COUNCILLORS allowances have been frozen in Worcester for the fourth year in a row.
During a vote at Worcester City Council to set the 2014/15 budget, the chance to grab inflation-busting hikes was unanimously rejected.
Councillors said it was "clearly not right" to accept rises when spending was being cut by nearly £1 million.
As your Worcester News revealed on Tuesday, leader Councillor Adrian Gregson was in line for a 26 per cent rise on his extra responsibility top-up of £9,975.
The massive hike was recommended by an outside body, called the Independent Remuneration Panel, as well as a 22 per cent rise for deputy leader Councillor Geoff Williams.
A suggestion from the panel that basic allowances, currently set at £3,990, should rise five per cent was also thrown out.
Cllr Simon Geraghty, Tory group leader, said: "This is one of those issues where there is no political divide.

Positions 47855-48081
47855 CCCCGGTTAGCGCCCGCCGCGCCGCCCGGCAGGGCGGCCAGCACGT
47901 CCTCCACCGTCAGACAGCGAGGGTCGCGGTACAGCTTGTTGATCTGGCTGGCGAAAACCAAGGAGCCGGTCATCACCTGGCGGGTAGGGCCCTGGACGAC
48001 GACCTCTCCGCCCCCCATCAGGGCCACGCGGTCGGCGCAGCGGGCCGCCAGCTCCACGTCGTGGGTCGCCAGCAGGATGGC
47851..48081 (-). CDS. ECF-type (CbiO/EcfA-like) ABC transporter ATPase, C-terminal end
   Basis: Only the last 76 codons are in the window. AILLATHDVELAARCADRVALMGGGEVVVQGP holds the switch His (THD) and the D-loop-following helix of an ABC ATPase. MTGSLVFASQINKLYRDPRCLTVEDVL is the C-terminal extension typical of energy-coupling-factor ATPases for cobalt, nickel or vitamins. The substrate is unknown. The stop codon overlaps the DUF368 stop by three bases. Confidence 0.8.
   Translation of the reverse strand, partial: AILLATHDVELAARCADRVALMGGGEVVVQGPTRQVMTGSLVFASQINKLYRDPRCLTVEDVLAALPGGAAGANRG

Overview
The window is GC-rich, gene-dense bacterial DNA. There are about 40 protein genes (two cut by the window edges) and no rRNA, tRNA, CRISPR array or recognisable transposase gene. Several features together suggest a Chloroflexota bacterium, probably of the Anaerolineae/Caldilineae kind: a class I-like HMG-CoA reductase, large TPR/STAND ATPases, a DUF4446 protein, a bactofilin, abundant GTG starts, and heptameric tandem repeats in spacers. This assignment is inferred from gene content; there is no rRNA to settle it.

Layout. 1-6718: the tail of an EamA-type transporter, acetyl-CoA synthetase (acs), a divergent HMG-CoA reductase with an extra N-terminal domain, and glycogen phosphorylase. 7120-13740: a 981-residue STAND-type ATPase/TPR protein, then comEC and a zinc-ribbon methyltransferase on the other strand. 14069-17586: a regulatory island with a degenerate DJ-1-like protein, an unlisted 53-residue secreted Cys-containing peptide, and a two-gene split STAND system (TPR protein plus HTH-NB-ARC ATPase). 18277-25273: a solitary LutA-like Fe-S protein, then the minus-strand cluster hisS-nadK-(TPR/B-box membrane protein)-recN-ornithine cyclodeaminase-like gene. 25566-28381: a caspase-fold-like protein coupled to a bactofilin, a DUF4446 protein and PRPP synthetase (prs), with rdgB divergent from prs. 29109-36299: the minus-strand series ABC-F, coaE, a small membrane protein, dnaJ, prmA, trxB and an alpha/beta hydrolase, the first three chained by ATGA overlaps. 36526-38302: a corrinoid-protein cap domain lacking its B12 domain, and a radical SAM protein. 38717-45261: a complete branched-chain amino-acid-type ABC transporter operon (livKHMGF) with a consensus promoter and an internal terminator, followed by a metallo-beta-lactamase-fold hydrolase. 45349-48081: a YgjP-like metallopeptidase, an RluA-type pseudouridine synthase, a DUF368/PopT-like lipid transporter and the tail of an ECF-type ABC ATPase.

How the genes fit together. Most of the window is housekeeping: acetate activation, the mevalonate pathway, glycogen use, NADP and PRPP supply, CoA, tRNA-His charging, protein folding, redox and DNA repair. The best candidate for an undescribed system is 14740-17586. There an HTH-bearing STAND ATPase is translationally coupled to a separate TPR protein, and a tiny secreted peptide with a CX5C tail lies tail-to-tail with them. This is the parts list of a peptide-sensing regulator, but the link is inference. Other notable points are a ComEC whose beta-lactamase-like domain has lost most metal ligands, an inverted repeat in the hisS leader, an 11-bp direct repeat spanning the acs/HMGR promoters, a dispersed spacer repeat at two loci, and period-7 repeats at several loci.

"It's been a number of years since we last accepted a rise, in the current circumstances I just don't think it's right to get one."
Some other councillors said they had concerns about the allowances falling too low.
Councillor David Tibbutt said: "Sooner or later you've got to make a decision about this.
"There is a lot of misunderstanding from people in the street, they think we have bonuses, expenses accounts, pensions."
Councillor Chris Mitchell added: "People should also be aware that we're taxed on the allowances we get - once you take that out the end amount is almost insignificant.
"Sooner or later we will have to bite the bullet to attract the people we're looking for."
The last time the payments went up was in 2010, when the basic rates increased six per cent.
The 2014/15 budget was approved in the early hours of Wednesday morning, and included nearly £1 million of spending reductions.
It was voted through by Labour with support from the Liberal Democrats, but the opposition Conservatives and Green Councillor Neil Laurenson voted against.
Cllr Laurenson, who did back an allowance freeze, said: "I think the council could have been a bit more courageous in asking people what they think about paying more council tax for services."